Genetically Modified Foods





What are genetically-modified foods - GMOs ?
Defined as crop plants created for human or animal consumption using the latest molecular biology techniques. They have been modified in the laboratory to enhance desired traits such as increased resistance to herbicides or improved nutritional content.

The bio-chemical industry is going after two crops, corn and soy, because of their high demand for use throughout processed goods and biofuel industries.

Many of the genetically modified foods you can find on your grocers’ shelves, today, because they don’t have to be labeled.

Major processed foods made with genetically modified organisms: Popcorn, Canola Oil, Cottonseed Oil, Soy Sauce, Frozen Pizza, Frozen Dinners, Dry Cereal, Baby Formula, Canned Soups, Cookies, Ice Cream, Aspartame Sweetener.


But…

We don’t know the extent to which the long-term exposure to these modified foods can affect us: 
1-there is little scientific study about their health risks
2-safety test technology is inadequate to assess potential harm
3-they can carry unpredictable toxins
4-they may increase the risk of allergenic reactions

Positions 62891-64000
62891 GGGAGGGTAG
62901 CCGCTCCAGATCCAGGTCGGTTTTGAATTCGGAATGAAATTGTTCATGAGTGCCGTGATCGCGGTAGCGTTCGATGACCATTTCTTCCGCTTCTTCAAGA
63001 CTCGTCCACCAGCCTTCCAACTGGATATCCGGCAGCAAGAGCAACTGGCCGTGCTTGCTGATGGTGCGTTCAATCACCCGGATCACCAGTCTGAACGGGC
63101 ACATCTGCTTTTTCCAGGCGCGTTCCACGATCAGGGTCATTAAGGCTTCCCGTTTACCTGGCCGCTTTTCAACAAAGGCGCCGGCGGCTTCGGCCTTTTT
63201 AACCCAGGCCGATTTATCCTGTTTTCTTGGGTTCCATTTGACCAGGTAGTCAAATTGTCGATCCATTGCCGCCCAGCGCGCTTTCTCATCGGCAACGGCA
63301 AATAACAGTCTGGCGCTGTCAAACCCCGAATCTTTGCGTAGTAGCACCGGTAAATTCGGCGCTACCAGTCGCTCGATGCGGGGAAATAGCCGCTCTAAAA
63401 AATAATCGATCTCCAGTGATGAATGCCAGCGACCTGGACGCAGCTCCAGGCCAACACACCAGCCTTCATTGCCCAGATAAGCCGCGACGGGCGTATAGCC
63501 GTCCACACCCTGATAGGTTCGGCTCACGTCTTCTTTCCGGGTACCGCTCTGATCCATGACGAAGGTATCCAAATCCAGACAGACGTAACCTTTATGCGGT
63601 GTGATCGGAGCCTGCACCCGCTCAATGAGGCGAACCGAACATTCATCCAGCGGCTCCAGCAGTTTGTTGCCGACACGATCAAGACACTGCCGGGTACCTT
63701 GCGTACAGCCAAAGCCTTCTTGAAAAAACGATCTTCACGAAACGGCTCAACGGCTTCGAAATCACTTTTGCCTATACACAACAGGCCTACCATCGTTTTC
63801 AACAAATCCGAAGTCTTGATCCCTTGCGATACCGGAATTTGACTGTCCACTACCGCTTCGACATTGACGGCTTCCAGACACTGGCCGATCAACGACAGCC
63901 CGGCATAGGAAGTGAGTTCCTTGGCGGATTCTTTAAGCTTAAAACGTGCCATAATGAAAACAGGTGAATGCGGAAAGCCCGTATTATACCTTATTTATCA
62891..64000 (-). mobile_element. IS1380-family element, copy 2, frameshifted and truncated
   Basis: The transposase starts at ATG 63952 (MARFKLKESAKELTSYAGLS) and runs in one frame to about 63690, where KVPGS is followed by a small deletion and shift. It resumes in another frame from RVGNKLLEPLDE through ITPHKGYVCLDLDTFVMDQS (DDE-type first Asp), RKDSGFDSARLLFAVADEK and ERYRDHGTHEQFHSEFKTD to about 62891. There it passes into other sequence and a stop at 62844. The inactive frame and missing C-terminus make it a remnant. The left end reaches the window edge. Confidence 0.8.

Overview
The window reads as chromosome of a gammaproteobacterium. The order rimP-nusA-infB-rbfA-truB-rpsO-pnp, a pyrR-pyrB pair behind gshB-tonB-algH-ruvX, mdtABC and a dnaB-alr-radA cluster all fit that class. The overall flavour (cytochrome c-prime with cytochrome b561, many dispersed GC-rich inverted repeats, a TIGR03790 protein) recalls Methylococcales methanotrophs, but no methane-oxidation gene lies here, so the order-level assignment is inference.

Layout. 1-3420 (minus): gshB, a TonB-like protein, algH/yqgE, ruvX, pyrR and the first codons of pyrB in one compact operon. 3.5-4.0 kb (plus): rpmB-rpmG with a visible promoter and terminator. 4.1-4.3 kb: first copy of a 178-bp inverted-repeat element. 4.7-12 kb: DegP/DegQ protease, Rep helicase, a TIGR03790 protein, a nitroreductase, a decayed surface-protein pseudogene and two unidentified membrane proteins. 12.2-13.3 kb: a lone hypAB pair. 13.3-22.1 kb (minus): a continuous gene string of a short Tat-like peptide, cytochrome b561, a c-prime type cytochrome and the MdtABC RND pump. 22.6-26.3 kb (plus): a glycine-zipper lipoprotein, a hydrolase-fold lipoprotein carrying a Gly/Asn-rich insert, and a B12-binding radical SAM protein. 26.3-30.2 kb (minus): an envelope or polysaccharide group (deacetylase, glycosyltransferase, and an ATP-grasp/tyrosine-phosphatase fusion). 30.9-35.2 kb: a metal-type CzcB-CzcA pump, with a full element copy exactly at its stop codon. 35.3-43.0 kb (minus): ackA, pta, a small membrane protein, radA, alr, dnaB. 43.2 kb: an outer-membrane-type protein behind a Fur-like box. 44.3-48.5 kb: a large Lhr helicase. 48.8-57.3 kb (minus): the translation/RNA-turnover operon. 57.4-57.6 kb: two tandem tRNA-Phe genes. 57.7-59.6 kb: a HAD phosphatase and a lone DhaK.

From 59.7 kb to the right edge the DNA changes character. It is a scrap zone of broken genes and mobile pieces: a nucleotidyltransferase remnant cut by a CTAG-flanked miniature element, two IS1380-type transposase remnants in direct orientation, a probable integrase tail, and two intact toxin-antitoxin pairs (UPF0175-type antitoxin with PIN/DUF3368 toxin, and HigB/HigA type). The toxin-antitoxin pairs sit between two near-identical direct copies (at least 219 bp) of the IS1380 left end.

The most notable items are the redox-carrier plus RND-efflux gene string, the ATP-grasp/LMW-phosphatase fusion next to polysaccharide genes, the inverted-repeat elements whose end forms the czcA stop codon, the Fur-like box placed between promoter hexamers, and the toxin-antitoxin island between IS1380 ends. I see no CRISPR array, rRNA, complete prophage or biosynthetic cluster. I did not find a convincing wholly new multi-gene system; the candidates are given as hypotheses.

“To me, the only reasonable solution is to require that all GM plant products destined for human consumption be tested for long-term toxicity and carcinogenicity before being brought to market
(David Schubert Nature Biotechnology,Vol 20, No10 p. 969October 2002.)

A story to be continued…

Taken from this link: http://en.wikipedia.org/wiki/Genetically_modified_food

Food
Modification
Soybeans
Herbicide resistant gene taken from bacteria inserted into soybean
Corn, field (Maize)
New genes, some from the bacterium Bacillus thuringiensis, added/transferred into plant genome.
Cotton (cottonseed oil)
Bt crystal protein gene added/transferred into plant genome
Alfalfa
New genes added/transferred into plant genome.
Hawaiian papaya
New gene added/transferred into plant genome
Tomatoes
A reverse copy (an antisense gene) of the gene responsible for the production of PG enzyme added into plant genome
Canola
New genes added/transferred into plant genome
Sugar cane
New genes added/transferred into plant genome
Sugar beet
New genes added/transferred into plant genome
Rice
Current version of Golden Rice under development contains genes from maize and a common soil microorganism.Previous prototype version contained three new genes: two fromdaffodils and the third from a bacterium
Squash (Zucchini)
Contains coat protein genes of viruses.
Sweet Peppers
Contains coat protein genes of the virus.






























































































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